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Cloud Management to Streamline Workflows

Examining how Software as a Service is redefining contribution and control for broadcasters

The author is V.P. Sales APAC/EMEA, Tieline Technology.

Cloud technology solutions have been drivers of change in the broadcasting industry for some time, and increasingly station infrastructure and the cloud are further intertwined.

From a content delivery perspective, much has been said and written about how broadcasters can now distribute rich content to consumers through Over the Top IP-based technologies using the internet, instead of traditional channels like terrestrial radio transmitters. So too have broadcasters streamlined broadcast workflows behind the scenes in order to create flexible IP-based studios with scalable routing, storage, management and transmission solutions.

Therefore it was natural for cloud technologies, and in particular Software as a Service, to become more influential as an interface between “the studio” and the multitude of “capture assets” at remote sites; assets employed to ingest news, sports and other content and then transmit IP streams flexibly to affiliates and transmitter sites as required.


SaaS has streamlined operations in many broadcast facilities. Typically, third party applications are used over the internet to perform a myriad of broadcast tasks like equipment control, mixing, as well as data ingest and storage. In today’s cost-driven environment, SaaS cloud services have many advantages for broadcast networks: These include:

  • Pay as you go: Services deliver predictable costs that can be easily managed.
  • Scalable: Services can be scaled in size and feature-set to suit the broadcast application.
  • Automatic updates: Incremental updates are automatic, reducing IT service requirements.
  • Accessibility: Services delivered over the internet provide accessibility from anywhere with connectivity.
  • Remote control: Engineers have the ability to control equipment remotely from the studio.


From the broadcast engineer’s perspective, one of the most significant ways in which SaaS has changed broadcast engineering is the ability to remotely control equipment in real-time. In the old days, adjusting equipment at a remote location or transmitter site may have required hours or even days of travel time in some situations. Whereas today, complete remote control of a station’s broadcast equipment is at our fingertips every minute of every day over IP.

These days, hardware manufacturers and countless other suppliers of broadcast technology provide solutions for managing fixed infrastructure at transmitter sites. This equipment can usually be configured using fixed IP addresses, providing a direct IP link into the equipment. It is more complicated to manage ‘mobile’ broadcast contributions from IP devices with changing IP addresses over cellular or Wi-Fi networks. However, there are solutions that now deliver remote control of hardware like audio codecs used to stream news reports and live audio from major and minor league sporting events and other remote broadcast applications.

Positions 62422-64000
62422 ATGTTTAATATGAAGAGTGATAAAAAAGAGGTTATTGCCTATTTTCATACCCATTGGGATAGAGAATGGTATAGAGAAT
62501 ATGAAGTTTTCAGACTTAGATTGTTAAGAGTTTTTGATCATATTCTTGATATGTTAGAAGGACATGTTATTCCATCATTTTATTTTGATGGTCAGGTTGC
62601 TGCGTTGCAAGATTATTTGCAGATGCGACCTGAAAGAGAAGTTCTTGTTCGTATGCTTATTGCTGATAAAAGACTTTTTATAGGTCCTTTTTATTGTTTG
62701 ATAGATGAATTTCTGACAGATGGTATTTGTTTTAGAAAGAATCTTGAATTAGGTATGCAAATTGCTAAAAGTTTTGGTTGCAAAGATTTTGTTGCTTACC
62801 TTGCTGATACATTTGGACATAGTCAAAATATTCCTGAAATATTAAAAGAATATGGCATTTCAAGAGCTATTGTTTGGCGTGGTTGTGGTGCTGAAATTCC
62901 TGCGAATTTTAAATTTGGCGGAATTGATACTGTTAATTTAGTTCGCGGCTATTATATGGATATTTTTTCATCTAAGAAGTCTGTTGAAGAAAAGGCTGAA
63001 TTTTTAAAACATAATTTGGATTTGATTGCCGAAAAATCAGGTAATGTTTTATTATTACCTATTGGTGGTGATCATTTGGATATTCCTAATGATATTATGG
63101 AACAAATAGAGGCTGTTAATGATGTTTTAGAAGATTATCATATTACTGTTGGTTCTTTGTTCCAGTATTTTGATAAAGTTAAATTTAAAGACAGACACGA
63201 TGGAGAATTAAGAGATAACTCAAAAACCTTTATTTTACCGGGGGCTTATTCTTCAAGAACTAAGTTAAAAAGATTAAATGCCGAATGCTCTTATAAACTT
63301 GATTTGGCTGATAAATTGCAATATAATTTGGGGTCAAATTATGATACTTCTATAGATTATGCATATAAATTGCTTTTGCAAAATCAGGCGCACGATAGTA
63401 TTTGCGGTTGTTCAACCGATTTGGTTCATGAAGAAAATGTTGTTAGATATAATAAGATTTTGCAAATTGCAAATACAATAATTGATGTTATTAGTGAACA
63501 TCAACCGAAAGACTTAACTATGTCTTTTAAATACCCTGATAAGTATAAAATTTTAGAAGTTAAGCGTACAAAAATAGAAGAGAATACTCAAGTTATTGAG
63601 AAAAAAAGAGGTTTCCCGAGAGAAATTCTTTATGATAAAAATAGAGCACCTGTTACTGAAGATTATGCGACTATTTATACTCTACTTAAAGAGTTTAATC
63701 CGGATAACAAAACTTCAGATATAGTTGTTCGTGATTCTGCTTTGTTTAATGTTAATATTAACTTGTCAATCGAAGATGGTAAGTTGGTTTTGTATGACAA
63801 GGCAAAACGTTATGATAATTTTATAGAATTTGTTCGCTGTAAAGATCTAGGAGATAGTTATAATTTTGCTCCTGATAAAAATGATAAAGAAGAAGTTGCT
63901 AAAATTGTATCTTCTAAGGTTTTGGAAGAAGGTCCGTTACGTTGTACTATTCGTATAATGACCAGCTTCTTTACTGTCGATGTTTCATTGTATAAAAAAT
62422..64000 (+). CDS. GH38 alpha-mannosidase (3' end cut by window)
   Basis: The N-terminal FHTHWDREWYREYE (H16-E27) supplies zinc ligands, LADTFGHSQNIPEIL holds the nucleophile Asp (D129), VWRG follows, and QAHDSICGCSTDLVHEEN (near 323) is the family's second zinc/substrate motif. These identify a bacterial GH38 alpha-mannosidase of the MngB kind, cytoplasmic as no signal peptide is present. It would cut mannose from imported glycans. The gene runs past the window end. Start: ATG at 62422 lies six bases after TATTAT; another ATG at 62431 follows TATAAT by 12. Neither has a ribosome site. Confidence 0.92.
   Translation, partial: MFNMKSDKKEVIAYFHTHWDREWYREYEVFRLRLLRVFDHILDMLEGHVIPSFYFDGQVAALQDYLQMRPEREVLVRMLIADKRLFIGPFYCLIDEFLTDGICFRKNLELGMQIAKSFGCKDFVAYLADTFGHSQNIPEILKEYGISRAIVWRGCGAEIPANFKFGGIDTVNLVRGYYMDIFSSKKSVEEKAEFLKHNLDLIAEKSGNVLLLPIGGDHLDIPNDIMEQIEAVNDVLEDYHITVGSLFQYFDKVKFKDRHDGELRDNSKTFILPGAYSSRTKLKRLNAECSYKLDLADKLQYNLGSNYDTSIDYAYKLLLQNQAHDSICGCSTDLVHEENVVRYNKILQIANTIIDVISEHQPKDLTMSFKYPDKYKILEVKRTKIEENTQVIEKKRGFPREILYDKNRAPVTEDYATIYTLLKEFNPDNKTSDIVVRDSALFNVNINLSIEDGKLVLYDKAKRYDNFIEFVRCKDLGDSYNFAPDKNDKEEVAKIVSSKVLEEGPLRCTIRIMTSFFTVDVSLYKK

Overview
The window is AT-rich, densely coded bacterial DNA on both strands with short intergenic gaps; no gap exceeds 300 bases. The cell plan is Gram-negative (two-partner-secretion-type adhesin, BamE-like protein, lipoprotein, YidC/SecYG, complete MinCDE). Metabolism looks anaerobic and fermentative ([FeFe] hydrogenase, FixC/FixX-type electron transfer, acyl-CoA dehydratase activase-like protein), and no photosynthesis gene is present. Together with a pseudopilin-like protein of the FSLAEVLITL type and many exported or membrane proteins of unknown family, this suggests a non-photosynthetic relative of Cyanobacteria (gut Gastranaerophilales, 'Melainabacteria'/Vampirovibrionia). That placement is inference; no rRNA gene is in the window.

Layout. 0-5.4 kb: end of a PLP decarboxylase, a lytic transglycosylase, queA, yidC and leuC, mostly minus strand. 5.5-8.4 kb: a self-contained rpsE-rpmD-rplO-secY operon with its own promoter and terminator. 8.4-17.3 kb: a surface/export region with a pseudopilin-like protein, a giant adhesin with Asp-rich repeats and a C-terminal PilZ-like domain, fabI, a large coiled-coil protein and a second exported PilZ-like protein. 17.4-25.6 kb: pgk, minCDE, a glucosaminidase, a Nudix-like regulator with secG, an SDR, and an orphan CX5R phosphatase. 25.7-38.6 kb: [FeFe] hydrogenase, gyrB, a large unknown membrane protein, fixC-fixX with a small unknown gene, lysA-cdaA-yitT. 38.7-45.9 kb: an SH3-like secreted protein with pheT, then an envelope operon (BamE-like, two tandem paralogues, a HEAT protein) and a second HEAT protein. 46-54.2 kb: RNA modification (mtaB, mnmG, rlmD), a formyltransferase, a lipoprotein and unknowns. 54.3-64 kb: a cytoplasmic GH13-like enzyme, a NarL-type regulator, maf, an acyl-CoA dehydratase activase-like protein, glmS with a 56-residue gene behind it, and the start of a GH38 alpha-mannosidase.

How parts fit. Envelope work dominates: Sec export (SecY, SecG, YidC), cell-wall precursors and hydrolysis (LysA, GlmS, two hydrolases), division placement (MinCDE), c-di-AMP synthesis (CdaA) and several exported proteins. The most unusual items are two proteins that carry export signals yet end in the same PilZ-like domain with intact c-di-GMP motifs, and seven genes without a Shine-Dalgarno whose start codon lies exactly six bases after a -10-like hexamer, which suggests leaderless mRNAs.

This connectivity can be provided by cloud-based servers, which detect the presence of devices when they connect to the internet. Tieline’s Cloud Codec Controller is one such service. No longer do engineers need static IP addresses to reach out and interrogate and configure codec equipment. This is done automatically by devices “reaching out” to a cloud-based server to identify themselves as soon as they are connected to the internet.

Devices don’t need to be connected, just present and available to allow secure, real-time monitoring and remote control — even over cellular and Wi-Fi networks. Even apps like Report-IT can be fully accessed and controlled remotely using minimal bandwidth.

The advantages of this level of control are obvious. Technical support staff can be in a main office looking after multiple sites and monitor connection status of many devices simultaneously.


Carefully consider “privileged user access” to maintain security when using outsourced cloud-based services. These services bring an inherent level of risk, so adequate controls over access to sensitive data and information is critical. Ask providers to supply information about who has oversight and access to this information.

In addition, adequate Tier 1 ISP bandwidth is required to reliably stream audio and video services and integrate SaaS applications and control reliably. It is also important to consider:

  • The fine print in ISP and provider Service Level Agreements to avoid pitfalls like bandwidth limiting.
  • Whether adequate ISP and provider backups are in place.
  • SaaS provider server locations; latency can be affected by server locations.
  • SaaS provider redundancy; ask about support and what happens if the closest server crashes.

Whatever the service, the importance of off-cloud backup cannot be underestimated. Always think about how you would recover data in a worst case scenario when designing risk management mitigation strategies.


Remote management of all broadcast assets using the cloud is the future. For many networks it is already happening today, albeit in varying degrees. Engineers should embrace the significant advantages provided by cloud-based assets after mitigating risk and planning carefully for all eventualities.

[Read: IBC SNEAK PEEK: Tieline Adds New Features to ViA]

5G cellular networks will deliver even better connectivity and bandwidth and SaaS opportunities for broadcasters will only grow as a result.